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Perhaps it was the wish to travel as often and as far as possible that drove the photographer Robert Lebeck to aim his camera at the world. Several of his photographs represent more than just successful reporting work. Lebeck was interested not only in the event in and of itself, but also in the stories on the fringes and the people behind the images. He was often found in places where history was being made. His photographs of Japan contrast the wealth of a few with the poverty of many. And when he photographed in the Soviet Union in 1962, he demonstrated a rare understanding of its culture. This handsomely slipcased three-volume monograph gathers images from Moscow, Tokyo and Leopoldville (current-day Kinshasa). These pictures of Africa, Asia and the Soviet Union, mostly made in the early 1960s, show a world in upheaval, a world in which extremes were colliding. Furthermore, they suggests that there is much more to be considered than that which is presented in the photographic image.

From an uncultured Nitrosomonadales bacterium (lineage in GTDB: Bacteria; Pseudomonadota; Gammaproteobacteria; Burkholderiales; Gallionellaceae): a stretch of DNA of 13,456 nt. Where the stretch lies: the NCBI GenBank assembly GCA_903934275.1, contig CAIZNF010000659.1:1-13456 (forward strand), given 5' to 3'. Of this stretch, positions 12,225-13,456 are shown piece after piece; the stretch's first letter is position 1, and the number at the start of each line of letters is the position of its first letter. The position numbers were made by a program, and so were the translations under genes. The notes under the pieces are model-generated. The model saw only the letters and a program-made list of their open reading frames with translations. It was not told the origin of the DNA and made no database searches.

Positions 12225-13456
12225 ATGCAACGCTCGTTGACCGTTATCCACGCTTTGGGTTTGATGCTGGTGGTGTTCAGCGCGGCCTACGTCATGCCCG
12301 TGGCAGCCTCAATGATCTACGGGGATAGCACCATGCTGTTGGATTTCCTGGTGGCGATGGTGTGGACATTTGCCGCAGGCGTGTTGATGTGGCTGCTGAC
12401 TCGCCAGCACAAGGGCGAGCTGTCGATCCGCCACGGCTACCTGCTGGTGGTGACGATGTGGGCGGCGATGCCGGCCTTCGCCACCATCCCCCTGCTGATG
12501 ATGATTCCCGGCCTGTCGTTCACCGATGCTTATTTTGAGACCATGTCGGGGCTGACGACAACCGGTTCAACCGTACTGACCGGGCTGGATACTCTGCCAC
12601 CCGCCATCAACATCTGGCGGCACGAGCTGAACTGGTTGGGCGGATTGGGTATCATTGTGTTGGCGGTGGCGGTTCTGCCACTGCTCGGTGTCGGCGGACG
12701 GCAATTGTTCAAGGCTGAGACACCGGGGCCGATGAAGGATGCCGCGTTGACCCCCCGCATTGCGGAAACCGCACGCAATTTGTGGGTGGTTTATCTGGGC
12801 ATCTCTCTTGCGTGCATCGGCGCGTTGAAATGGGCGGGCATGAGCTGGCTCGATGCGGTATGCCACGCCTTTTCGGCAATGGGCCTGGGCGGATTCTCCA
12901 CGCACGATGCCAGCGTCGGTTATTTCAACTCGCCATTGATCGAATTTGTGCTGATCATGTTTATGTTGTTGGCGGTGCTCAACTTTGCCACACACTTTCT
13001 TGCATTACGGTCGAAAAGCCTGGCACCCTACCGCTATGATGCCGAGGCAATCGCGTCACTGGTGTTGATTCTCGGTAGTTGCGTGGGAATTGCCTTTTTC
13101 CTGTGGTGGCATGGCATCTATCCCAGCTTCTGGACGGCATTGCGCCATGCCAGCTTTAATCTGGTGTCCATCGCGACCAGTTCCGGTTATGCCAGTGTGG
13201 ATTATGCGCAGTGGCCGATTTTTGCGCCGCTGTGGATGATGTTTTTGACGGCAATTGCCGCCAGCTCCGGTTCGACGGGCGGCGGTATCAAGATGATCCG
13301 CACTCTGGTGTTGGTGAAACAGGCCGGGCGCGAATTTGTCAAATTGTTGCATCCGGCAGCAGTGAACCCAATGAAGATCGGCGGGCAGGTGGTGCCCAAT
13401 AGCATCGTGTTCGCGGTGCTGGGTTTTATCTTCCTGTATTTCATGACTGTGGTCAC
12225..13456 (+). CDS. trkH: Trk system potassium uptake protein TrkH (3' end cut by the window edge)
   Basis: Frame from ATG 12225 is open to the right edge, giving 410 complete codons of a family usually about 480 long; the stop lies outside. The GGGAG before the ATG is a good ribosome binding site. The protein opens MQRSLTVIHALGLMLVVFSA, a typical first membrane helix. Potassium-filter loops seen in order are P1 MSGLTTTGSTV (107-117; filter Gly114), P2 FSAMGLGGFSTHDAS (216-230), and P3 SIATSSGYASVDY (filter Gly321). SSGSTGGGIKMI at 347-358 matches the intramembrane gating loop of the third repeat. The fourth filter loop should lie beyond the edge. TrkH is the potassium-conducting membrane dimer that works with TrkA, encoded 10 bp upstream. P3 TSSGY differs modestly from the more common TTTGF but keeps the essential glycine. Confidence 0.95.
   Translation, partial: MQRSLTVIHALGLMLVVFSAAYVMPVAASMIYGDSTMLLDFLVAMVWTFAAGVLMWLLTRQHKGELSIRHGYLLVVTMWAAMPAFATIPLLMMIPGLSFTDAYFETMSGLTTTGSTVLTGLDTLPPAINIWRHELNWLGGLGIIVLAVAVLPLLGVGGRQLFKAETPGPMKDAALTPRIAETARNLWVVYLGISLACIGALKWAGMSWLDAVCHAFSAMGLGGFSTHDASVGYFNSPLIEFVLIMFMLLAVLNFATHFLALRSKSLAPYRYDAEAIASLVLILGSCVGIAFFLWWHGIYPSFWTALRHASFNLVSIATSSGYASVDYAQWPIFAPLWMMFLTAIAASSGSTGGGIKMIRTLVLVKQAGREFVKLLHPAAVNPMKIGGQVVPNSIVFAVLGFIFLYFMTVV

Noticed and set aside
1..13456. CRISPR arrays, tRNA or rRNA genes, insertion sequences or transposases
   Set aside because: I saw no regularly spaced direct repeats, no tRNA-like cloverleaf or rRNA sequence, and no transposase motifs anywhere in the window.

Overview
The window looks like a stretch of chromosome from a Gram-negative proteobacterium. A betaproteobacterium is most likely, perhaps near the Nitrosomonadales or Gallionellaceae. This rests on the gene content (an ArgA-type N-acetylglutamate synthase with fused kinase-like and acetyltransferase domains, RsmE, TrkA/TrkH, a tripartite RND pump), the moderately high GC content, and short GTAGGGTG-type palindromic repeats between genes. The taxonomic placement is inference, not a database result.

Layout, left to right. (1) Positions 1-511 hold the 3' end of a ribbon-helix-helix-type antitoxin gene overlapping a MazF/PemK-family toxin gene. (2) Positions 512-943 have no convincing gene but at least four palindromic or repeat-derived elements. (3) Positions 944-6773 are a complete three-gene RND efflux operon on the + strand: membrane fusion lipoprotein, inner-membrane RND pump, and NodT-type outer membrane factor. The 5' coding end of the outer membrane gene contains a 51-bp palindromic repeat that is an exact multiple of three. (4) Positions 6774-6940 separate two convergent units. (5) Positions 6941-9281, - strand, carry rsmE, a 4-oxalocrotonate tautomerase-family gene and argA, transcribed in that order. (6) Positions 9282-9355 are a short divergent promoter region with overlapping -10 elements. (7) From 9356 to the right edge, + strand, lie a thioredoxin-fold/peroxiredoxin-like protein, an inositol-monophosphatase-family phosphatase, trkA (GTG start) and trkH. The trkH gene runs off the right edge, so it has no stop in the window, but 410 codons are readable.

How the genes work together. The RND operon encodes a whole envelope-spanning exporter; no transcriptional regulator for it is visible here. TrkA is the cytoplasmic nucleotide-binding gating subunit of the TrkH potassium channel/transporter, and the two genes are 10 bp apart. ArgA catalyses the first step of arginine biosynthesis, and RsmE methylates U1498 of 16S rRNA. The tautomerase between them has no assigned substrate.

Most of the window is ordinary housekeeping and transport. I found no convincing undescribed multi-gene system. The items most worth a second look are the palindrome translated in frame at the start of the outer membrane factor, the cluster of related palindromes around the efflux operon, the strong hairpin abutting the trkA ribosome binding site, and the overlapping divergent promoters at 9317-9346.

Robert Lebeck (b. 1929, d. 2014) was an award-winning German photojournalist. At the age of fifteen Lebeck was drafted into the Wehrmacht and sent to the Eastern Front where he was captured as a POW by the Soviet Army. Finally repatriated after World War II, he finished high school at the Donaueschingen Fürstenberg Gymnasium, and went on to study ethnology in Zurich and New York. Self-taught as a photographer, he started in 1952 as a freelancer selling to various newspapers and magazines in Heidelberg.